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Australia Moves to Protect the Coral Sea

Australia has agreed to protect one million square kilometers of ocean off its northeast coast. The Coral Sea Conservation Zone will help safeguard an area described by conservationists as a "spectacular marine jewel" while the region is assessed for more permanent protection.

The Coral Sea is home to an array of wildlife. It is one of the few places in the world where populations of large fish such as tuna and sharks have not been severely depleted.

Australia has set up the Coral Sea Conservation Zone in its territorial waters east of the Great Barrier Reef Marine Park. The area borders on vast stretches of the Pacific Ocean that are controlled by Vanuatu, Papua New Guinea and the Solomon Islands.

The new measures are an interim step while other suggestions are considered, such as proposals to establish a new marine park or ban commercial fishing in the region.

Activities already carried out in the Coral Sea, such as pleasure cruises, fishing and scientific research, will be allowed to continue but can not be increased within the Conservation Zone.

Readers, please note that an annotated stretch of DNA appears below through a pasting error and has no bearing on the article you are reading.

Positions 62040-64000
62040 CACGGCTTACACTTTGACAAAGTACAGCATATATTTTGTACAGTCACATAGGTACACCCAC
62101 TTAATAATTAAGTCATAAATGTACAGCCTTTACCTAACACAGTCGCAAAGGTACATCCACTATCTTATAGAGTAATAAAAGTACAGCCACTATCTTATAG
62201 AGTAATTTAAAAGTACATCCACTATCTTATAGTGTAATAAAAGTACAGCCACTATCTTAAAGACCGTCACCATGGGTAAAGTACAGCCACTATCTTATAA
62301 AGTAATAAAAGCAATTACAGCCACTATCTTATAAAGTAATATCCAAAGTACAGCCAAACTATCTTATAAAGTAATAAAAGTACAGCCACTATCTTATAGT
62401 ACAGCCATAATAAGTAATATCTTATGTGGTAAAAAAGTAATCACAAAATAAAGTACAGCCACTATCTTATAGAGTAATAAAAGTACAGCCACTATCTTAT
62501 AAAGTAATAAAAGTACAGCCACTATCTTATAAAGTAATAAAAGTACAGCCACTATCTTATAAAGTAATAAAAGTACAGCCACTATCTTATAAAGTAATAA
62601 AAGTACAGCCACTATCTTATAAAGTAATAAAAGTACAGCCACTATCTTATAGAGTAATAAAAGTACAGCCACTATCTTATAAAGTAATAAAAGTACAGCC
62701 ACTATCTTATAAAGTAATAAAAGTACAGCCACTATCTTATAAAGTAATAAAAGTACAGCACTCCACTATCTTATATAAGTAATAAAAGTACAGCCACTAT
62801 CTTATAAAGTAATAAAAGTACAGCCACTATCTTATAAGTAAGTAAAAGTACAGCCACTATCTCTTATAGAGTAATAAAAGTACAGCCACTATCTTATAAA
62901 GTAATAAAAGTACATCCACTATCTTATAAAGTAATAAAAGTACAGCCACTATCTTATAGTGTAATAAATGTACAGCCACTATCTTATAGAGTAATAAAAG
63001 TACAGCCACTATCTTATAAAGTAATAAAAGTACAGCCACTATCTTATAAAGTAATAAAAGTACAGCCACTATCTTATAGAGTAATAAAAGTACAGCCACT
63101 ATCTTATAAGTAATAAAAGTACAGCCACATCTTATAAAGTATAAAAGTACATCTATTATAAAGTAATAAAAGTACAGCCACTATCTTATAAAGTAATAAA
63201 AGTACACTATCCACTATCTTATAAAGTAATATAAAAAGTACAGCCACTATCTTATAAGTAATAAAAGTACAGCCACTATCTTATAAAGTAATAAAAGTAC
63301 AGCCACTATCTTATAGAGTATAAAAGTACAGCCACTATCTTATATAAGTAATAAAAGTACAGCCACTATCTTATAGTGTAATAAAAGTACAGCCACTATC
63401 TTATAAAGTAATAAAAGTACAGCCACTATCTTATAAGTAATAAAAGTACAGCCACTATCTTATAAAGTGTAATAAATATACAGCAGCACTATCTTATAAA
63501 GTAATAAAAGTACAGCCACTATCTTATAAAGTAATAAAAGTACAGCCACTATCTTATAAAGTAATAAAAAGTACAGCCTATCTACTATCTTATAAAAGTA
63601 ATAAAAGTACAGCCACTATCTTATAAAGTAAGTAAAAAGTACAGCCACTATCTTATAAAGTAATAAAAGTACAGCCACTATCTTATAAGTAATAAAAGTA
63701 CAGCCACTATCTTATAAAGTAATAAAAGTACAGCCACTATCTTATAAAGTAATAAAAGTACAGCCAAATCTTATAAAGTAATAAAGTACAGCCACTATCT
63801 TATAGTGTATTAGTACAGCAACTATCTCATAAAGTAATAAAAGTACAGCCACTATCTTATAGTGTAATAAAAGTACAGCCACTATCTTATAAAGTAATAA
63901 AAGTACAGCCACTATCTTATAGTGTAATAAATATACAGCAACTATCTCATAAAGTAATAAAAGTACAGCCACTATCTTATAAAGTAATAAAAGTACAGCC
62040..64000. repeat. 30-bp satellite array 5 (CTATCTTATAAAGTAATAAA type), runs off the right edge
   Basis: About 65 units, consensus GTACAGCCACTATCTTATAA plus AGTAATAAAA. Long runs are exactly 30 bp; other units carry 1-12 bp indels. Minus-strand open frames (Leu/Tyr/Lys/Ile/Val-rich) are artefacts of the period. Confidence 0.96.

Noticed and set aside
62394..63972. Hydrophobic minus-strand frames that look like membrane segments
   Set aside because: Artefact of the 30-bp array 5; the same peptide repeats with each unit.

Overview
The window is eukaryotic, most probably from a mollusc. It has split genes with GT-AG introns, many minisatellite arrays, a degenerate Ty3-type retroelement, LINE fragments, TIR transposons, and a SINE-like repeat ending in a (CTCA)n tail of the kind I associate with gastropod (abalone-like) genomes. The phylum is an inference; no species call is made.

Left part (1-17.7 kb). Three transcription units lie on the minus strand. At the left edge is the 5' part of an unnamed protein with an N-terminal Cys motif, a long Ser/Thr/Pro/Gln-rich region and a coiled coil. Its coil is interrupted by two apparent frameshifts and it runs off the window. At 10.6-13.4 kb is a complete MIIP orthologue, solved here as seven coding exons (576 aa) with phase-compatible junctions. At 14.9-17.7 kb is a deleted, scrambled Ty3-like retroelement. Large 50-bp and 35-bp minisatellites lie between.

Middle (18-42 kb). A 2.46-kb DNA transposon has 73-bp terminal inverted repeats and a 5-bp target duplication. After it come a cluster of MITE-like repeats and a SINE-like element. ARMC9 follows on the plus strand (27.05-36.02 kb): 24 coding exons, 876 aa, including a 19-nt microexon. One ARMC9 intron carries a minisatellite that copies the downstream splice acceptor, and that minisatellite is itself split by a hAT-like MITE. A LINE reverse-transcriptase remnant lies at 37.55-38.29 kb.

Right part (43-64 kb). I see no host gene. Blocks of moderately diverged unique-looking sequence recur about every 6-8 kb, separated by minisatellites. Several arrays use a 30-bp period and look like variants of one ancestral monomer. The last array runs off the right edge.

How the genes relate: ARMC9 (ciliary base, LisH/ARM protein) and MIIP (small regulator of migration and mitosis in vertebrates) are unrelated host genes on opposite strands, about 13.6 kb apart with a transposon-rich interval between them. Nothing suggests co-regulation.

Federal Environment Minister Peter Garrett thinks he is striking the right balance between conservation and commerce.

"I think that we have done absolutely the right thing in recognition of how important this region is. In doing that we're acknowledging that there are existing uses and that those existing uses can continue," he said.

The Pew Environmental Group, which is based in the United States, has been pushing Australia to increase protection of the Coral Sea.

Spokeswoman Elise Hawthorne welcomes the new measures.

"We think it's a wonderful announcement today," she said. "We're very happy that the Minister made this announcement. And we're just really supportive of anything that protects the Coral Sea. It's such an amazing, spectacular marine jewel that's part of Australia, and it's got an extremely important heritage value as well. So we welcome today's announcement."

Garrett says the government's environmental assessment of the vast Coral Sea should be completed by the middle of next year.